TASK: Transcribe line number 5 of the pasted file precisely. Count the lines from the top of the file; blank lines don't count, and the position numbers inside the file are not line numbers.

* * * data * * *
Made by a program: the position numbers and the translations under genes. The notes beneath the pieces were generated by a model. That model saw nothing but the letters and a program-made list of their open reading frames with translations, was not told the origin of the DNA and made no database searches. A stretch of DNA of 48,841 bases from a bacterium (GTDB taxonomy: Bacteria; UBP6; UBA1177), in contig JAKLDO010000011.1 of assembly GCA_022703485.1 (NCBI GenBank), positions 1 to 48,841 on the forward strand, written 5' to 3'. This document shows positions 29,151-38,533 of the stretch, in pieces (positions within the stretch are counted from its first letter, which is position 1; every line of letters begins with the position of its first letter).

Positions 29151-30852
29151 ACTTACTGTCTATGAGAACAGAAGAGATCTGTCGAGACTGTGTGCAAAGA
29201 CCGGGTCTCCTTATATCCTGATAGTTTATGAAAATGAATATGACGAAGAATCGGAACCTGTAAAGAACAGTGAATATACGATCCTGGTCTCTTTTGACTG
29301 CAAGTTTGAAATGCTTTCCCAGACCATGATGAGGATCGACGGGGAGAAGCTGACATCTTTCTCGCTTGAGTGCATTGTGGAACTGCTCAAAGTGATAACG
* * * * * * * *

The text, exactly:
29301 CAAGTTTGAAATGCTTTCCCAGACCATGATGAGGATCGACGGGGAGAAGCTGACATCTTTCTCGCTTGAGTGCATTGTGGAACTGCTCAAAGTGATAACG